Fernando Alonso v Esteban Ocon: Retirements and tempers in play at Alpine

Michelle Foster
Fernando Alonso and Esteban Ocon look at a laptop. Melbourne, April 2022.

Alpine's Esteban Ocon looks at a laptop top whilst Fernando Alonso gestures with his hands. Melbourne, April 2022.

Qualifying: 12-10
Races both finished: 8-7
Points: 81-92

Fernando Alonso won the qualifying battle at Alpine, he finished ahead of Esteban Ocon on more Sundays and he strung together a 10-race streak inside the top 10. And yet he didn’t win the intra-team battle, undone by also topping the team’s retirement count.

The double World Champion went into his second season back on the grid dreaming of champagne celebrations and perhaps even a surprise win, but it was not to be for either Alpine team member with Ocon recording the team’s best result, a P4 in Japan.

There was some consolation as they beat McLaren to ‘best of the rest’ in the championship. But for Alonso it wasn’t enough, nothing was enough except his tally of breakdowns – that was more than enough.

After a rather harmonious relationship between the team-mates in 2021, Hungary their only stand-out battle, Ocon’s pass on the Spaniard in the opening round in Bahrain was a clear indication to Otmar Szafnauer that this season the gloves were off. And rightly so given it was the start of an all-new era of cars and no-one knew what might happen.

A week later they were back at in Saudi Arabia, but this time the battle – and most notably Ocon’s defending – was borderline at best as he pushed his team-mate towards the wall. But it was thrilling for fans, and the Alpine bosses also enjoyed it although pundits were left confused about a wasted opportunity to fight for a better result.

They were at it again in Hungary, Alonso reportedly having told Alpine that morning he’d be leaving at the end of the season, with Ocon nearly putting his team-mate into the wall down the start/finish straight. Having not complained too loudly in Saudi Arabia, this time Alonso hit out: “Never in my life have I seen a defence like Esteban’s. Never.”

But their biggest clash of the season was an actual clash, the two fighting for position at the sprint race in Sao Paulo. With Ocon having forced Alonso wide coming out of Juncao, the Spaniard fought back and hit his team-mate as they approached the pit straight. Neither driver scored that day and Alpine threatened to bench them if didn’t play the team game in future races.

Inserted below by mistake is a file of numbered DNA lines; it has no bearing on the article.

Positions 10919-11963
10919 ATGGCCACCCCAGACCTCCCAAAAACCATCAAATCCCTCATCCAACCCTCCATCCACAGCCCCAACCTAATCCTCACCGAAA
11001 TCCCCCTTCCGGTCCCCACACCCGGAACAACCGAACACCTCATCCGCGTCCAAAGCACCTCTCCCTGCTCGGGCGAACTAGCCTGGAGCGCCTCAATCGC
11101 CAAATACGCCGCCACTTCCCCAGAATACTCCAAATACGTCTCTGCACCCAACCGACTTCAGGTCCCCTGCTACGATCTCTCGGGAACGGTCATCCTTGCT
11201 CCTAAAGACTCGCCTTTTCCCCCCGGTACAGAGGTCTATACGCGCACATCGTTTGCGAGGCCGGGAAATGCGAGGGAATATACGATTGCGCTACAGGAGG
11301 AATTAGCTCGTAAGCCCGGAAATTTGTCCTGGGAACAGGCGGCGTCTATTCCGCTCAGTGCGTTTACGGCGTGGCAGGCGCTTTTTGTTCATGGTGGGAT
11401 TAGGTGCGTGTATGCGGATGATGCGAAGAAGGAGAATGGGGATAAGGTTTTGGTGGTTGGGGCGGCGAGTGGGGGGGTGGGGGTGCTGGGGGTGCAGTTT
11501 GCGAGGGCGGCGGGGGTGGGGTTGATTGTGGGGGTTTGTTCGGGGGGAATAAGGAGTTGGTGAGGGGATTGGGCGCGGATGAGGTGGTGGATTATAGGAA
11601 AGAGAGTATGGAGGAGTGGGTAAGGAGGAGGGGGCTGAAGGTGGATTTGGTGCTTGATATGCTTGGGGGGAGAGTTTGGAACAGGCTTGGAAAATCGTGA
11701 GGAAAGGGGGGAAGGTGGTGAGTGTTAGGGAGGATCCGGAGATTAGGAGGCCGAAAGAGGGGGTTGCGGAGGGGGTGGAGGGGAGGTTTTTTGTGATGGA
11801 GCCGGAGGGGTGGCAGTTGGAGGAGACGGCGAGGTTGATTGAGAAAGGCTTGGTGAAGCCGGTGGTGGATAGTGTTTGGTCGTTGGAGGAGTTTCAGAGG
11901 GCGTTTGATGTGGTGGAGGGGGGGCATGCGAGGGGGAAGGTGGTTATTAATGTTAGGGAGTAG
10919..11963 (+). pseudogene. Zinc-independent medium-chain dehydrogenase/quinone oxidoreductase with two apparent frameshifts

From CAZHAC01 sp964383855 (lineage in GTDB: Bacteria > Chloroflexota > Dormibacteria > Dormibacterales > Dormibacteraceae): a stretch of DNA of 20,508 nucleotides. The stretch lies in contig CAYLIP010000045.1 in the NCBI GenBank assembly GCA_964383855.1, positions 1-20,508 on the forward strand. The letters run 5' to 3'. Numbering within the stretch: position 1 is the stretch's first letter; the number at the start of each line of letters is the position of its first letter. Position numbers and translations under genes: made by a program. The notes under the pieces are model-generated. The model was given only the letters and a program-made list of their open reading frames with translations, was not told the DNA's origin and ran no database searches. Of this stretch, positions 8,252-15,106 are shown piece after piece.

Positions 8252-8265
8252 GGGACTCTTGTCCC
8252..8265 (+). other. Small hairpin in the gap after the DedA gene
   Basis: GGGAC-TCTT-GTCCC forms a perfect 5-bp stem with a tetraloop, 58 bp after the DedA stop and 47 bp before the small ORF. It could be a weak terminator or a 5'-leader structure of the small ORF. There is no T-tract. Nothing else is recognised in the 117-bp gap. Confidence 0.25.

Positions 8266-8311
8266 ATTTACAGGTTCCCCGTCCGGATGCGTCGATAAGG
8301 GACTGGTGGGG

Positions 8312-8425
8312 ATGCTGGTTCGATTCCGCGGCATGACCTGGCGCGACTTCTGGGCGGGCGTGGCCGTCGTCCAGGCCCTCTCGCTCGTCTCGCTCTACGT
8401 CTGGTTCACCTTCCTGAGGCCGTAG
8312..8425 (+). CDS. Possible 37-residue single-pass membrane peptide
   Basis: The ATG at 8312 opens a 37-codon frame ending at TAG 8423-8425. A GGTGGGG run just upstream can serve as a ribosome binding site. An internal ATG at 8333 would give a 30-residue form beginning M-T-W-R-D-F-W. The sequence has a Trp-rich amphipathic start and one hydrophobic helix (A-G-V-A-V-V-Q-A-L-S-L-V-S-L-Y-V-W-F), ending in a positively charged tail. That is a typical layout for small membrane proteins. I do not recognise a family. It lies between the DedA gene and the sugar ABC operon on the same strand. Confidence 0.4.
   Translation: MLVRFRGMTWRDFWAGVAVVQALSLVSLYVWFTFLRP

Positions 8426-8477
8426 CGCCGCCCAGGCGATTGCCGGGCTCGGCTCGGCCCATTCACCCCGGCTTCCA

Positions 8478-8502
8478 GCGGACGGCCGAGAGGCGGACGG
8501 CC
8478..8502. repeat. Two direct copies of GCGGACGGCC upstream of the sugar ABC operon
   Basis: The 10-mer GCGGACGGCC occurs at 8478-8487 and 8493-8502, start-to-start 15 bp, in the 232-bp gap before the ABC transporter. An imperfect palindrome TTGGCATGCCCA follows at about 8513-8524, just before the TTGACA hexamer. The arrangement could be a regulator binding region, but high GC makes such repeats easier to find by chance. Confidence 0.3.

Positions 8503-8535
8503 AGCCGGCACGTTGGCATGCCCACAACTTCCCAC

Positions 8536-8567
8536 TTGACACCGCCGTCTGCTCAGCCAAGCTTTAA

They did in the grand prix, racing their way from the back of the field to P5 and P8 respectively with Alonso ahead. Szafnauer told the world it shows what can happen if they work together but by then it was safe to say Alonso was done.

With two retirements in the first part of the season leading up the summer break, as well as other issues in qualifying, he was 17 points behind Ocon, who had one DNF to his name, as he made his decision not to take up Alpine’s one-year contract offer. Instead, feeling he deserved more, he shocked his Enstone bosses by signing with Aston Martin in a multi-year deal.

Alpine, though, accepted that and all the talk was about ending their relationship on a friendly happy note. How quickly it turned sour. Although Alonso scored more points than Ocon in the final nine races, those came from five top-10 results with the driver retiring from four races.

As those retirements all too often came while he was running inside the points, and all were car related, the up-until-then-diplomatic 41-year-old’s patience wore thin. Given that Ocon had only one non-finish in that same time aggravated the Spaniard further, Alonso declaring “only Car 14” doesn’t finish races.

Ocon defended the team, adamant he had his fair share of problems, while Szafnauer said some times that happens. Not exactly words for encouragement or sympathy for Alonso and after his clash with Ocon in Brazil he proudly – and somewhat angrily – proclaimed “one more race and it’s over – finally!”

The team-mates wrapped up the season with a final double-points haul, one that was enough to ensure the team clinched fourth place in the Constructors’ Championship. But even as they parted ways the jibes were out, Alonso hailing Aston Martin while Ocon told the world he had been doing “98 percent” of the leg work compared to Alonso’s two.

Given the characters in play, neither Ocon nor Alonso being drivers willing to back down or take a knock to keep the peace. The relationship between the two always had the potential to combust, while Alonso’s announcement 2022 would be his last at Alpine gave it the freedom to do so.

But this could be just the start of team-mate wars for the Alpine bosses with Ocon’s former childhood rival, and not in a friendly on-track way but more of an ‘I really don’t like you’ way, Pierre Gasly, replacing Alonso. Good news for Szafnauer: he’s had some experience managing that during his Racing Point days with Ocon and Sergio Perez.

As for Alonso, he’ll partner Lance Stroll next season and it’s a pretty safe bet to say next year he’ll lead the stats in every team-mate battle. He’ll just be crossing his fingers DNFs aren’t on that list.

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